Coup d'Etat, What?

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Our Digesting Politics trio plumbs the why and what for of the coup in Albany.

Digesting Politics

A sample of the conversation:

Brian Lehrer: I'm still trying to figure out what this means. To the best of my ability to discern, this coup was about nothing other than itself. In other words, opportunity for the two Democrats who flipped to the Republicans, giving the Republicans the majority, the ability to vote in their majority leader. The two Democrats, Hiram Monserrate and Pedro Espada were just doing it so they can have more power, personally, since they were the kingmakers. This was not about any issue under the sun, any agenda they had whatsoever, for the state, for their districts in the Bronx or Queens respectively.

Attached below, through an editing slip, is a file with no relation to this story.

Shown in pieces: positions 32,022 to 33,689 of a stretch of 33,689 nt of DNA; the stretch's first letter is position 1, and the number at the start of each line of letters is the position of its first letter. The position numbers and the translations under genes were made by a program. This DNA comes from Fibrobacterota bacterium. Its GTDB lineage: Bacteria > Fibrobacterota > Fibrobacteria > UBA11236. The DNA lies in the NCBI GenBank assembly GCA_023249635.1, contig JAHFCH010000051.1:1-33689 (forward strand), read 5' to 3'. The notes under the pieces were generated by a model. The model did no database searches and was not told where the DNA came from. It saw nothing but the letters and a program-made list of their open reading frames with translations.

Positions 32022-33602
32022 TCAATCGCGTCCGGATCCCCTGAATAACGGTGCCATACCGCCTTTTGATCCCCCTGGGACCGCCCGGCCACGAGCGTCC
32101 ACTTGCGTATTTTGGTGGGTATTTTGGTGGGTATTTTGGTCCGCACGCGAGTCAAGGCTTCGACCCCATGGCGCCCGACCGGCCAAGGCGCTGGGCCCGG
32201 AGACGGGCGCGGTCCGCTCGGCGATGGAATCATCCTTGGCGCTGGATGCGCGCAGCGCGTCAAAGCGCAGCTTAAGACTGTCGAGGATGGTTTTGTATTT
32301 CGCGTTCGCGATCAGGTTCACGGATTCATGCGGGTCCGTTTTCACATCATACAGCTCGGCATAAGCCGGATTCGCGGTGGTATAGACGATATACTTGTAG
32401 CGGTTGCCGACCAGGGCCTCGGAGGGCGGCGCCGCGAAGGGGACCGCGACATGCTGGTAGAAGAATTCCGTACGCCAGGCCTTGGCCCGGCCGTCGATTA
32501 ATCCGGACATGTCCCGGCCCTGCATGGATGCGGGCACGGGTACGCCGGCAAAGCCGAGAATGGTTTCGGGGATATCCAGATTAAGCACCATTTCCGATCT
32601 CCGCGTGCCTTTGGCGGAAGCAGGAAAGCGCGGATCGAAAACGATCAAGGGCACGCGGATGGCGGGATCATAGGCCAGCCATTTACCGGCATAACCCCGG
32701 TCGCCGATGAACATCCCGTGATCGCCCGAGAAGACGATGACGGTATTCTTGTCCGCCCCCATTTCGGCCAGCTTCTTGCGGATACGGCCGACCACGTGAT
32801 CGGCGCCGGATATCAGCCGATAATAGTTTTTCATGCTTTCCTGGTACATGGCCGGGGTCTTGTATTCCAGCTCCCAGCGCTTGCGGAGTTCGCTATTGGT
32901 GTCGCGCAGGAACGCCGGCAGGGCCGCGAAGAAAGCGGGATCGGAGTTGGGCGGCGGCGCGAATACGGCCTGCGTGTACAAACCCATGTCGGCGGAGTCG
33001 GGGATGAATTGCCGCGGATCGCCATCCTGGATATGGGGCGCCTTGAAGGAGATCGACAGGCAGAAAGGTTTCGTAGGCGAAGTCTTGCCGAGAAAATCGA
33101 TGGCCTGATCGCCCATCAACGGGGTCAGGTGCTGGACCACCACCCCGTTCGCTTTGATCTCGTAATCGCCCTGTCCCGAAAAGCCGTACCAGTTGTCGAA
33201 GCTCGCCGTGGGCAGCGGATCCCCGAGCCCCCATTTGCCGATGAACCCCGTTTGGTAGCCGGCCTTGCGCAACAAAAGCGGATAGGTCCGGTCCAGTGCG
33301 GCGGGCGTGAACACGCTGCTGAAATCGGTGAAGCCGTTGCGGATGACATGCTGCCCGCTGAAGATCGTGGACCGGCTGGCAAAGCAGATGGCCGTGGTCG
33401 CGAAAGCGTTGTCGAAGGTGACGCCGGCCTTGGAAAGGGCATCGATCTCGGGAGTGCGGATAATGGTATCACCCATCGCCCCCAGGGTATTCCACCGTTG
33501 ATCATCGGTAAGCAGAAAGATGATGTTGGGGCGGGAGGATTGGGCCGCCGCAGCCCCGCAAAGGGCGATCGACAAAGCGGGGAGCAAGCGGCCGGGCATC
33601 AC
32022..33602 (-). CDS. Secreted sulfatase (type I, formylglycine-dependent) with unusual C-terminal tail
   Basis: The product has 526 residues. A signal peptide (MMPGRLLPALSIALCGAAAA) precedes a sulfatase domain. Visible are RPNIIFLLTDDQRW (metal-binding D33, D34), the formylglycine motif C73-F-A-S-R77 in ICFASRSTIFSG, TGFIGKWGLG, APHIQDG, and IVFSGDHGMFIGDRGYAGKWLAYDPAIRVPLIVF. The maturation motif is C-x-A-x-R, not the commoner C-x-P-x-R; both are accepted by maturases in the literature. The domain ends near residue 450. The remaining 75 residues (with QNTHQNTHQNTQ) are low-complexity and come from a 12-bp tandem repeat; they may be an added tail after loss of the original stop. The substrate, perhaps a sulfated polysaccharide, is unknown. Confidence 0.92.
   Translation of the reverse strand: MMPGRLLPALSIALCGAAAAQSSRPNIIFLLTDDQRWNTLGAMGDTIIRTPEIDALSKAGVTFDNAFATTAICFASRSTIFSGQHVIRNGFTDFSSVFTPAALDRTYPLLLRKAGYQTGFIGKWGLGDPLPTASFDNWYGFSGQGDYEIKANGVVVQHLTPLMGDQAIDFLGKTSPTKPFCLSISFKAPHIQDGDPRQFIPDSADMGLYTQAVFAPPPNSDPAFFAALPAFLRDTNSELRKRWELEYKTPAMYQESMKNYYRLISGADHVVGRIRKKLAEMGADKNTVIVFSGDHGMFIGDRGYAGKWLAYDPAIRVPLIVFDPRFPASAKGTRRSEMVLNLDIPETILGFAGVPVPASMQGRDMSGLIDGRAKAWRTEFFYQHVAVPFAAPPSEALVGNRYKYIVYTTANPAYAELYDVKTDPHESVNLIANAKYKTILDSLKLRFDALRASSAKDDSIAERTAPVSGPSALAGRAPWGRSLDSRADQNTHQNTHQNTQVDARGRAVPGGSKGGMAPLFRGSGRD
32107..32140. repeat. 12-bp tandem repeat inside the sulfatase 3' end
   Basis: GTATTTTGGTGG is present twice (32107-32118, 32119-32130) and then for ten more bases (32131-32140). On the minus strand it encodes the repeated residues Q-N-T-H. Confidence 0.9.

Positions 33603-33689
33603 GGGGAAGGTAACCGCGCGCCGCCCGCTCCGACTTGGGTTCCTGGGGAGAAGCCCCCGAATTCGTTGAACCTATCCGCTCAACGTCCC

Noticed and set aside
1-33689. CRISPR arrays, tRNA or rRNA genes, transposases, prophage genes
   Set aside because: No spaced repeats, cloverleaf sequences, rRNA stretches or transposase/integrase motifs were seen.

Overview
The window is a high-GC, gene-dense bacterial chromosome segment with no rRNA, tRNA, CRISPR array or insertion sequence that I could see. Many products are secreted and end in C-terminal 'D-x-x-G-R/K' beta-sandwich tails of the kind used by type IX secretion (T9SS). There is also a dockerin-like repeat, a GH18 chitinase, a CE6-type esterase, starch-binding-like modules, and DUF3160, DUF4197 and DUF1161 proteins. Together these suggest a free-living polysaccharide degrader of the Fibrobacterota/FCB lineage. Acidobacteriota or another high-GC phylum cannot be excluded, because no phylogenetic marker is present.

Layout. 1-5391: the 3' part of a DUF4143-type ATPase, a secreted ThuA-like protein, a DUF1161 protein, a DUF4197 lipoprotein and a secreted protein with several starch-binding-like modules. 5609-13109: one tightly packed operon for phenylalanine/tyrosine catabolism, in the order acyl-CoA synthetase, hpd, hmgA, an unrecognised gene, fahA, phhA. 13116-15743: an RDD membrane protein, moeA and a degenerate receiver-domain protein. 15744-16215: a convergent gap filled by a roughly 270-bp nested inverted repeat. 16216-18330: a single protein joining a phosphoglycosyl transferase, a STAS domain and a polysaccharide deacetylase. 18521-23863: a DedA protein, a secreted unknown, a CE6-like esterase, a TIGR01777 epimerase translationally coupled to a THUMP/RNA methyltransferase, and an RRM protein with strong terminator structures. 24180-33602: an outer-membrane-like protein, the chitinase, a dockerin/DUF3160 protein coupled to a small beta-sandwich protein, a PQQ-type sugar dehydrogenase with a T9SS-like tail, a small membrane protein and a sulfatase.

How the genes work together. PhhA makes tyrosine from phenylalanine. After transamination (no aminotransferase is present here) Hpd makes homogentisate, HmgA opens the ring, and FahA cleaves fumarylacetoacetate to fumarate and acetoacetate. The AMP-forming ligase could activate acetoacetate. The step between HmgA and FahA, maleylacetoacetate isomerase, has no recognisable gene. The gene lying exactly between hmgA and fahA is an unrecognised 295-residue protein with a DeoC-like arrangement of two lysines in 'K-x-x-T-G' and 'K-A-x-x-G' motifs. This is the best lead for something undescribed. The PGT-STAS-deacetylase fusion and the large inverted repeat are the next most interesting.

Andrea Bernstein: My impression is that Pedro Espada, this is his record so far. He is under investigation for campaign finance disclosure irregularities. Marcia Kramer of Channel 2 reported that, while he was one of the biggest voices against bailing out the MTA with bridge tolls, he actually lives in Westchester. He is somebody that is part of this old Bronx political machine...I don't know that the Bronx is a place of heavy ideology, but my sense of Pedro Espada is that he is further to the right of the basic New York State Democratic consensus.

Bob Hennelly: I think Montserrate gave himself another lease on life. He had this cloud hanging over himself with his assault charge...He was on your show today talking about policy and being looked to as someone in a leadership position. From a public relations standpoint, it is brilliant and it has really to do with the leadership vacuum around Governor Paterson and Malcolm Smith. It was a coup of opportunity.

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About Digesting Politics: Eavesdrop on Andrea Bernstein, Brian Lehrer, and Bob Hennelly, three of the most political savvy minds around, as they eat lunch and break down the week’s political activities.